Listen: Paul has moved into a new space at WP Engine in Limerick

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Paul Ryan, WP Engine. Pic: Cian Reinhardt
Paul Ryan, WP Engine. Pic: Cian Reinhardt

Paul Ryan’s passion for space exploration lost altitude as his career took off and life got in the way.

“The guys outside in the office would say that if could be an astronaut, that’s where I would be right now,” he declares.

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And when his list of friends includes US astronaut Al Worden, who was Command Module Pilot for the Apollo 15 lunar mission in 1971, you know it isn’t just a passing interest.

“Every kid wants to be an astronaut and that was the way it was when I went to school out in Hospital. We had one of those career open days and there was a poetry competition that I won for my age bracket and the prize was a book voucher for O’Mahony’s so I went in and bought a book on NASA.

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“I still have it even after moving from house to house and country to country.

“Then you have to think about college and getting a job and a mortgage and setting up a home. Reality hits and you realise you have a better chance of being a software engineer than an astronaut.

Then in 2010, he hit a speed wobble.

“I had a number of heart issues and I ended up needing a stent. What follows very quickly after that is a guaranteed low – “the lowest low in your life, four to six months after the surgery.”

He felt so good after leaving surgery that he couldn’t see where it would come from.

“Sure enough, six months later I slipped in to depression for about a year because your body slows down and begins adjusting to the stent.

“Post op, you get this medication to make sure you are slowing down as well as your heart rate – it was about 36 beats per minute around that time. So thats a heartbeat every two seconds.”

“Your brain and the rest of your body is in survival mode and this made personal and business life difficult.

On the advice of a therapist, Paul was encouraged to talk to others and realise that he was not alone with this condition.

“My therapist asked me what interested me when I was a kid and I said I loved space so she said why don’t you get back in to an old hobby and reignite that. Within two days of that, I got an email to say that there was an astronaut event in Leeds if you are interested in coming. So off I went and met Dick Gordon who flew an Apollo 12 mission and I became good friends with Al Worden”.

Paul describes how his reinvigorated love of space exploration prompted him to develop events for fellow enthusiasts both young and old.

“I don’t live too far from Lough Gur and I am a native of Ballybricken so I brought Al to Lough Gur as a visit and he was fascinated by the ancient beliefs and views of the heavens. That got me thinking if we could we do more for kids around science.”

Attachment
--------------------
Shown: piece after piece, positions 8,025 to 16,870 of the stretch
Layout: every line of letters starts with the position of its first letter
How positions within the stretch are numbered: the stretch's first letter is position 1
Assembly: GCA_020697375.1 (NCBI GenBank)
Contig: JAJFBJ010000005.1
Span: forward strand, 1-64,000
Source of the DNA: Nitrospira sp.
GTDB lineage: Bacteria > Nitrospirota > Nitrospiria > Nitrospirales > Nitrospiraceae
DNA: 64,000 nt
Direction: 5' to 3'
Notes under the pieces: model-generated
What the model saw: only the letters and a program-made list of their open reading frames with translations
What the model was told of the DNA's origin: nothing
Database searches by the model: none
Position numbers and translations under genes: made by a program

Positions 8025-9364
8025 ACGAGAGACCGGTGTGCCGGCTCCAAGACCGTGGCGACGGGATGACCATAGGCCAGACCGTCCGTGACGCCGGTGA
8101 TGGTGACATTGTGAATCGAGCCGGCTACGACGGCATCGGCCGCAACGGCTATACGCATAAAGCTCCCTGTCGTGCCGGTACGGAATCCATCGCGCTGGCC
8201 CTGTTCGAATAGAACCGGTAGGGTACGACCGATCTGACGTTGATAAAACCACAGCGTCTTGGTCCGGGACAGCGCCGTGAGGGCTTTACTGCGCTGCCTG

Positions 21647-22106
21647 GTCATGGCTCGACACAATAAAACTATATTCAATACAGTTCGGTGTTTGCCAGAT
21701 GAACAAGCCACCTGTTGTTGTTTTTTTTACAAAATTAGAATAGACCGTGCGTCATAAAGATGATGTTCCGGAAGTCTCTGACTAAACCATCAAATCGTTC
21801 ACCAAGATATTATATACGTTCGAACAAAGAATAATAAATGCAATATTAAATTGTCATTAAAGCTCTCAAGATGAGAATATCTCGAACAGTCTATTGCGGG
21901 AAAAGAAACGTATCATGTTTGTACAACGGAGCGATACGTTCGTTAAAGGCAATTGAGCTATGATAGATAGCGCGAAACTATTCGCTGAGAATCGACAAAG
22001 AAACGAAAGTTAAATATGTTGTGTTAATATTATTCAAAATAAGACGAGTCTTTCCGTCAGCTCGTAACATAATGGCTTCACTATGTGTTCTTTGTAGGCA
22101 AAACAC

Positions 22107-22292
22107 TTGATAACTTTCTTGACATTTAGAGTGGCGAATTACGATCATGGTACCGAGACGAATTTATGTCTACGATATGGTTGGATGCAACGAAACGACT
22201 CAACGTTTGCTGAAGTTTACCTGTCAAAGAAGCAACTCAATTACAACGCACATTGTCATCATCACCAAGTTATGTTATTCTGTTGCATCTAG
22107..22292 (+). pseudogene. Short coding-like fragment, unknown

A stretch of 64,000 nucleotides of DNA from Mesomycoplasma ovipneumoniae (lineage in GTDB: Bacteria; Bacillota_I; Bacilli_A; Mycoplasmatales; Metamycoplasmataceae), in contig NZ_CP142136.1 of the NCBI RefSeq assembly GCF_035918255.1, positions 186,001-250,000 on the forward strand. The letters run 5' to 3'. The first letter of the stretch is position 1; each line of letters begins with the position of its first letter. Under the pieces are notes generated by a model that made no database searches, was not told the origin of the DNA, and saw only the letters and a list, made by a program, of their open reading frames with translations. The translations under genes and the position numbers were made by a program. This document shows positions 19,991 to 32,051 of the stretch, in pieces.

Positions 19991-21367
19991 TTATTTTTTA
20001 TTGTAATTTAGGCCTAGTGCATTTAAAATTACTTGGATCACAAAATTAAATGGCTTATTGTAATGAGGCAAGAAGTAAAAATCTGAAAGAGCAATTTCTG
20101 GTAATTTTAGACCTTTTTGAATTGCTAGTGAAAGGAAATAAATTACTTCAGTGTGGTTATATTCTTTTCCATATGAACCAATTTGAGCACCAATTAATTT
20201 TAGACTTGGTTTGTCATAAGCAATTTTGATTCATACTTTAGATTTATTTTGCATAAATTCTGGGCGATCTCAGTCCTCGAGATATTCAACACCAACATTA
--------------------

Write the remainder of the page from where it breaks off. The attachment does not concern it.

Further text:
Lectures, talks and working with the Dark Skies projects in Lough Gur became a natural fit for Paul.

He was still working his way up the corporate ladder of when “along came WP Engine who said they had this great job but they were looking for somebody who was a business leader and a community leader as well.

Although he had studied computer systems at UL, his decision to join a start-up company carried an element of risk. This was mitigated by the fact that he considers himself a reasonably lucky person.

“When Steve Jobs left Apple, he created a platform called ‘Next’ and when I was finishing up in UL there were a few of those systems around. That led me to a start up company in Dublin called ISOCOR.

“They were mainly involved in the US market so that got me on the road very early in my career supporting customers like Viacom, MTV, RJ Reynolds and Anheuser Busch.

Paul moved to St Louis for a number of years before returning to Ireland just before 9/11. He worked with GE as a systems architect and progressed through management levels before the move to WP Engine.

Now based on Cecil Street at the Innovate Limerick ‘Engine’ offices, the US based firm has grown from ten employees two years ago to 55 on site this week.

Part of the company’s attraction is the opportunity it gives graduates and others looking to begin their software career.

“When I joined, I was looking at a start-up with a passion for WordPress and website development. I shared those passions and felt that I could make a worthwhile contribution.

“Even for someone applying for a basic entry level support position, we will interview them four or five times – so we can get a feel for them and they can get a feel for the culture in WP Engine.

“We are growing and expanding so, if you’ll pardon to pun, WP Engine is moving into a whole new space.”